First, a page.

I am hoping they do not suggest surgery. I hope it is a matter of changing the way she sleeps and maybe some physical therapy to strengthen muscles? Maybe wishful thinking.

    Oh do I have the most major headache.
     
  8. Lothlorien

    Lothlorien Active Member Staff Member

    That's a good idea Janet.

    You may want to take her to a chiropractor in the meantime. Thoracic outlet syndrome is very painful. Perhaps early intervention with a chiro can help.
     
  9. DammitJanet

    DammitJanet Well-Known Member Staff Member

    BW...dont blame you. Its always worse on mommy's hearts when it is our kiddo's than when its ourselves. It broke my heart when I found out Corys hunched over walk was due to back problems and not his stupid jeans!
     
  10. barbara13

    barbara13 barbara13

    I have bi-lateral cervical ribs. After a car accident, I had excruciating pain in both shoulders. What should have been a simple whiplash took 14 years and seven specialists to diagnose. I was told by a thoracic outlet specialist that if I did choose surgery I would most likely be in more pain because of the length of time it took to be diagnosed. In the meantime I visited a chat room for this condition and asked which was the best medication for this pain. Four out of ten told me 'neurontin'. I have been taking this since 1999 and can finally function and think properly. I am now 67 and was injured when I was 39. My solution may not work for everyone, but worked for me.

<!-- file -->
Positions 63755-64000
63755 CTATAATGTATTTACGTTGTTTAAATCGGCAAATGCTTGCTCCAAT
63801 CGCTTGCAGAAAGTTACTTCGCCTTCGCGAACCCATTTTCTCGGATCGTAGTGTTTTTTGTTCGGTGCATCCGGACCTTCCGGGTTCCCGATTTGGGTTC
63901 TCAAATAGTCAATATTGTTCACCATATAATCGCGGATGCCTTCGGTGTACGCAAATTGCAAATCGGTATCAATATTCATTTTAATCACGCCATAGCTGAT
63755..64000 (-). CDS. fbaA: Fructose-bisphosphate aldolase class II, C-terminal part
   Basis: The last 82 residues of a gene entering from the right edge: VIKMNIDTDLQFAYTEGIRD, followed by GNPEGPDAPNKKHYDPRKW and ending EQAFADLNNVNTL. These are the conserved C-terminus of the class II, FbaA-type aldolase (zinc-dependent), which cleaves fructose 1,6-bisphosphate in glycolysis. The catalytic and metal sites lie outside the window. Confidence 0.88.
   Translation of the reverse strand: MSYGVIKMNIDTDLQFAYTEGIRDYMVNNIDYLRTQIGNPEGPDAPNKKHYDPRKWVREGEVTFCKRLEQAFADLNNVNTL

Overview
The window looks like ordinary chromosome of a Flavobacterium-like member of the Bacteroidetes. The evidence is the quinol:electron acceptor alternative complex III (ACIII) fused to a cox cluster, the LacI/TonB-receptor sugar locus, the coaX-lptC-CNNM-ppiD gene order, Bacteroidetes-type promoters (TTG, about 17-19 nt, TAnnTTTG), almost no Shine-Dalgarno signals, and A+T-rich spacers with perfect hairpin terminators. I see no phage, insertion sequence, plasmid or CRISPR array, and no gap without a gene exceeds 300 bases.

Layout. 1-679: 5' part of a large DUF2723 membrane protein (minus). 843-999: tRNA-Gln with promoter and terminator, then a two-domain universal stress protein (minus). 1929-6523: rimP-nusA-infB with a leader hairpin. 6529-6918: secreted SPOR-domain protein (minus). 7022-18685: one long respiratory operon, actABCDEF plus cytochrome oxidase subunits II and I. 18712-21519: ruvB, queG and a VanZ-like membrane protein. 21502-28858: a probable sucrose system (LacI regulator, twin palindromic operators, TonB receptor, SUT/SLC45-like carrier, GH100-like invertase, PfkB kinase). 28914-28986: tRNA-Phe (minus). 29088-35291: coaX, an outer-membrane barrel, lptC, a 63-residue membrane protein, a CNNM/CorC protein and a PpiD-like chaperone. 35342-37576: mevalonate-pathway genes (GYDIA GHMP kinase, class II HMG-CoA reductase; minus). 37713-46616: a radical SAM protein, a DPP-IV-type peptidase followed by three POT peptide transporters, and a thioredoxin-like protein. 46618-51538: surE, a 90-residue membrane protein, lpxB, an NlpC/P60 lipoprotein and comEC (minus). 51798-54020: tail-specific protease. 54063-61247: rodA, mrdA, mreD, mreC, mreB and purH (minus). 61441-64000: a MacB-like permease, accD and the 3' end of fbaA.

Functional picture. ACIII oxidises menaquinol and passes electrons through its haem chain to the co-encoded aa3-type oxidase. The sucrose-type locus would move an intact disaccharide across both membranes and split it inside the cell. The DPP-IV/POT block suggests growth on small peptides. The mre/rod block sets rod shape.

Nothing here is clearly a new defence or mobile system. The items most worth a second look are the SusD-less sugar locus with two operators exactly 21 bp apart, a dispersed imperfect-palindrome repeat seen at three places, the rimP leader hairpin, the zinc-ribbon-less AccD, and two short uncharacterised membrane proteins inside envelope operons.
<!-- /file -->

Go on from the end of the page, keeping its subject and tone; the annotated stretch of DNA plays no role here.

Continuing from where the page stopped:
11. Hound dog

    Hound dog Nana's are Beautiful

    Wow. Our difficult children are certainly an interesting lot of kids, aren't they??

    I would attempt to get as many opinions as possible before making any decision for "treatment", especially as this puts her condition into the even more rare category. Docs will have little information to go on.

    I wonder if one of the docs could consult via computer with specialist at the Mayo Clinic or John's Hopkins? Perhaps they have more experience? I suggest this because one of the kidney diseases I have was until I was diagnosed with it at 22 totally unheard of in a patient younger than the elderly. My doctor had no idea of what direction to take treatment as of course it would not be the same as you would do for an elderly patient. He put calls out to every specialist hospital and teaching hospital he could think of in hopes of at least consulting with another doctor who had come across the same thing. He never found one and wound up just doing his best to treat the symptoms as they cropped up.

    Might be easier these days to find another doctor in the country who has come across the same thing and found a successful way of treating it with the internet the way it is. Know what I mean??
     
  12. DDD

    DDD Well-Known Member

    I have nothing intelligent to contribute. Just sending support your way. DDD
     
  13. trinityroyal

    trinityroyal Well-Known Member

    This is a really old thread. The original posting date was in 2009.